4. Butter a loose-bottomed tart tin and carefully lay in the rolled out pastry. Try your best to get it right into the corners, and press up against the flutes in the tin. Don’t worry too much if it cracks a little. You can always patch it up. Using a ball of excess dough can help push it into the corners if you’re worried about pushing your finger or nail through it. It’s important to properly patch any cracks to stop the egg leaking through to the tin and making the base soggy. I haven’t yet decided on the right school of though for the edges of the crust. Some chefs advocate cutting all of the excess off at this stage, whilst others say you should leave a bit extra then run a rolling pin over the top once the case has been baked to compensate for shrinking in the oven. I’d say I was somewhere in between. This will shrink down the sides, but in my experience it happens when the pastry starts to cool and contract. If you take the latter course of action, you put yourself at risk of cracking the case when you trim it, or of getting the case stuck to the tin. What I tend to do is cut it off to the top level of the tin while it’s still raw then push the pastry back into the flutes so it spreads to sit a little above the top.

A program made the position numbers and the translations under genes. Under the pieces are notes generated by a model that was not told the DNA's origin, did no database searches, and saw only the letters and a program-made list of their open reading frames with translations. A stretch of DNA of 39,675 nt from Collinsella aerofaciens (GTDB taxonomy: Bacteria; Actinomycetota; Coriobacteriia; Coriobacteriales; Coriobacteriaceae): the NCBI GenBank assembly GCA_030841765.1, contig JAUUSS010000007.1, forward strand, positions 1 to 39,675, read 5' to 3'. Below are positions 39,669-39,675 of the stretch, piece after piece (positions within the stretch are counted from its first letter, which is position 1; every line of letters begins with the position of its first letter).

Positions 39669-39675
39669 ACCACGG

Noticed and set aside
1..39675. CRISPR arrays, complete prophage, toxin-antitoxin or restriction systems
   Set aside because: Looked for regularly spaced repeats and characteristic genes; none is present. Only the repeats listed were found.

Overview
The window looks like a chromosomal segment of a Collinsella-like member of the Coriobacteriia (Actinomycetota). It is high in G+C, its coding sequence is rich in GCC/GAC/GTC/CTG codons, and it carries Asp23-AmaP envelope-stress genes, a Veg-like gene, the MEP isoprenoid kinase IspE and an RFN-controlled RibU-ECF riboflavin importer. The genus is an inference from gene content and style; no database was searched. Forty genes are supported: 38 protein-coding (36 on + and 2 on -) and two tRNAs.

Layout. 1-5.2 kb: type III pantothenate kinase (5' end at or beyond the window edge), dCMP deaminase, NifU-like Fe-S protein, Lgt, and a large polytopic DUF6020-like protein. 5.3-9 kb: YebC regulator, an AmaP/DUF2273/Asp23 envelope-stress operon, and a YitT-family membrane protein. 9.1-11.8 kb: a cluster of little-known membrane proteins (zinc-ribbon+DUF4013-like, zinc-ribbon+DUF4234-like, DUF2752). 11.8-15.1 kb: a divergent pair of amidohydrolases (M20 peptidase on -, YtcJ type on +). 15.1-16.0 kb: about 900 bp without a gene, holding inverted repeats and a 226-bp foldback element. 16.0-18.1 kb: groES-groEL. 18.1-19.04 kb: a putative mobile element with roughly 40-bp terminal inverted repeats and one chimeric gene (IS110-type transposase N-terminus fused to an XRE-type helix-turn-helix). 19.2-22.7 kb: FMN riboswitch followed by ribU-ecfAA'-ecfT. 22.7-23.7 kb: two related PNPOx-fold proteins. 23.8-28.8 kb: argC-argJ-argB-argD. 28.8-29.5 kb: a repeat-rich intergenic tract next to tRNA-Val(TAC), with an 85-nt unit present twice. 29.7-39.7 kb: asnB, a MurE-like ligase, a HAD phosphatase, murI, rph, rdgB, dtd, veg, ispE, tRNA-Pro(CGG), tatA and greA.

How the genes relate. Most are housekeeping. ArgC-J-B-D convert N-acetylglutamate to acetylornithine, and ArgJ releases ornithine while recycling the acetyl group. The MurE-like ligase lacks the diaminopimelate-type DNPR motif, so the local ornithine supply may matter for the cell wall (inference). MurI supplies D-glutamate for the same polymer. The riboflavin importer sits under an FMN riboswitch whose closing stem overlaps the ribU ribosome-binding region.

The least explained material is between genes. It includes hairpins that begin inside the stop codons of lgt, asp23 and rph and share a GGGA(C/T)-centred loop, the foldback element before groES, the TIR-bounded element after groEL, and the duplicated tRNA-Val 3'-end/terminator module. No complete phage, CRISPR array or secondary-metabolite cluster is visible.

5. Let the case chill in the fridge for at least half an hour. I can’t stress just how important this is. Not only will it help the pastry to stay short, but it will help to stop it shrinking down the sides of the tin. 

6. Line with greaseproof paper and baking beads and bake blind for about 20 minutes. When it starts to brown at the edge, remove the paper and beans and put back in for 5 minutes or so to let the base dry out. 

  
7. Grate some Gruyère and sprinkle over the base, which wil help to seal off the pastry. 

  
8. During all the rolling and baking, you might want to fry off your onions and bacon so they can cool to let you proceed as soon as the pastry is cool. It’s best if the onion gets really soft and caramelised.